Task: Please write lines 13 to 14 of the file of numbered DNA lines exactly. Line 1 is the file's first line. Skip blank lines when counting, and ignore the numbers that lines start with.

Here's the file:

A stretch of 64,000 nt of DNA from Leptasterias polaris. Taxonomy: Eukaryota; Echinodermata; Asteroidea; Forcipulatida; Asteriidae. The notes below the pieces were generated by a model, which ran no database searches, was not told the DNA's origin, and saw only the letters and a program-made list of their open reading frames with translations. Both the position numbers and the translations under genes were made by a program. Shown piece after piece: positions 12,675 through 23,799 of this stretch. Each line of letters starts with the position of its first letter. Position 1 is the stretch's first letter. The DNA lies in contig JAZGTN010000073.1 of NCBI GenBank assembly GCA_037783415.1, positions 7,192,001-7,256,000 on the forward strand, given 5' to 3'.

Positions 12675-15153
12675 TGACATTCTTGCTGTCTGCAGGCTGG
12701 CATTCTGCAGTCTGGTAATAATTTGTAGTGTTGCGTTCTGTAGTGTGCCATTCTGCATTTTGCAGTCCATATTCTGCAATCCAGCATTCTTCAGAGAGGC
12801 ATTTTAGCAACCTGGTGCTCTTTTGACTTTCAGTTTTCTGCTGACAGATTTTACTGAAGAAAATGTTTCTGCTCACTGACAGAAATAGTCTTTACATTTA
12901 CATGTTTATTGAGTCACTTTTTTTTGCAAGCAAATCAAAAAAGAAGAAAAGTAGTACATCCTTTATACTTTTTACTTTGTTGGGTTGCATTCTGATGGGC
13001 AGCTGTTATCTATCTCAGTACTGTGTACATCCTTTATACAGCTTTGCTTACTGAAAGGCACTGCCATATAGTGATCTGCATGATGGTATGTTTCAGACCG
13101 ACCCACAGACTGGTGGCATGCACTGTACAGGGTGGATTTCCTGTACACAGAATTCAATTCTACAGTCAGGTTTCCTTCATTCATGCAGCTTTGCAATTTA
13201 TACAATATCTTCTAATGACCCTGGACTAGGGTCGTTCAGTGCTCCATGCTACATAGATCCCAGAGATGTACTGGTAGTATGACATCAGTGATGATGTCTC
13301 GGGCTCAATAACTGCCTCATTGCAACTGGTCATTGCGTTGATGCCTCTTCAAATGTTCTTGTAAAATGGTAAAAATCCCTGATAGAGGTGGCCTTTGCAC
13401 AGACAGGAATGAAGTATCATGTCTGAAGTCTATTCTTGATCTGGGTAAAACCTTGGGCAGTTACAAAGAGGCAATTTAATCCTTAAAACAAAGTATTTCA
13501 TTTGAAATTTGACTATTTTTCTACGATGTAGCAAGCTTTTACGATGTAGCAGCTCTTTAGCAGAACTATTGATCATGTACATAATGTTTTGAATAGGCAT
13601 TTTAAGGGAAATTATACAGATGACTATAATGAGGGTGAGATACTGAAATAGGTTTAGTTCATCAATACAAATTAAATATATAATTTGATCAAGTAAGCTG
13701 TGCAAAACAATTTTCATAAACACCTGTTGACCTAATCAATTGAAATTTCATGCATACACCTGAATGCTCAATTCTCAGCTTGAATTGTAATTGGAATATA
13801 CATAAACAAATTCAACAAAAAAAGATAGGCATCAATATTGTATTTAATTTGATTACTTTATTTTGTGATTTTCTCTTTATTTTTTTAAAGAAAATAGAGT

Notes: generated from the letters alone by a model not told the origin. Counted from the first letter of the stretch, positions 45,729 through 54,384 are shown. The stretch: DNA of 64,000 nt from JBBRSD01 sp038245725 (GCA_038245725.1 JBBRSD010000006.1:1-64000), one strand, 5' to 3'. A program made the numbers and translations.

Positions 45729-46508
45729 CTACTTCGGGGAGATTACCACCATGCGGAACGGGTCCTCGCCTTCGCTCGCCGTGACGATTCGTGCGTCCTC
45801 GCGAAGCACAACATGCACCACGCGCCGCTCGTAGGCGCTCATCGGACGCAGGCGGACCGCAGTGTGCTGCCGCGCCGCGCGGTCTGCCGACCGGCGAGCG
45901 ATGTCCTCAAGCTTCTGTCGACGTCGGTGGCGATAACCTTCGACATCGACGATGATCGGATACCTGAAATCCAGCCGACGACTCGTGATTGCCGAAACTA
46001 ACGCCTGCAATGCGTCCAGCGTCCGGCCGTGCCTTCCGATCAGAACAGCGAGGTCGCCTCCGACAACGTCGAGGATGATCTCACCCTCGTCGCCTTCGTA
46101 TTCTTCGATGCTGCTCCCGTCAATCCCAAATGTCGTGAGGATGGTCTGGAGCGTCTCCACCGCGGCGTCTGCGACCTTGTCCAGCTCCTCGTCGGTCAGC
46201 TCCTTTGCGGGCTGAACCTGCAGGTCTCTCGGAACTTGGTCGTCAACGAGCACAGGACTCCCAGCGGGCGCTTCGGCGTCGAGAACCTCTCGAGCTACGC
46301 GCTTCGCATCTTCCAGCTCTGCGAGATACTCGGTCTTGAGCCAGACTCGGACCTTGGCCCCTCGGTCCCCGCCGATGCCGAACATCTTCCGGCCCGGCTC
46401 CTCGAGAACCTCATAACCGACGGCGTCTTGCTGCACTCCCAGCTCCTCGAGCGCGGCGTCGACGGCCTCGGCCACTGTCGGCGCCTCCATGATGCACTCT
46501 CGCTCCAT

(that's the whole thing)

13601 TTTAAGGGAAATTATACAGATGACTATAATGAGGGTGAGATACTGAAATAGGTTTAGTTCATCAATACAAATTAAATATATAATTTGATCAAGTAAGCTG
13701 TGCAAAACAATTTTCATAAACACCTGTTGACCTAATCAATTGAAATTTCATGCATACACCTGAATGCTCAATTCTCAGCTTGAATTGTAATTGGAATATA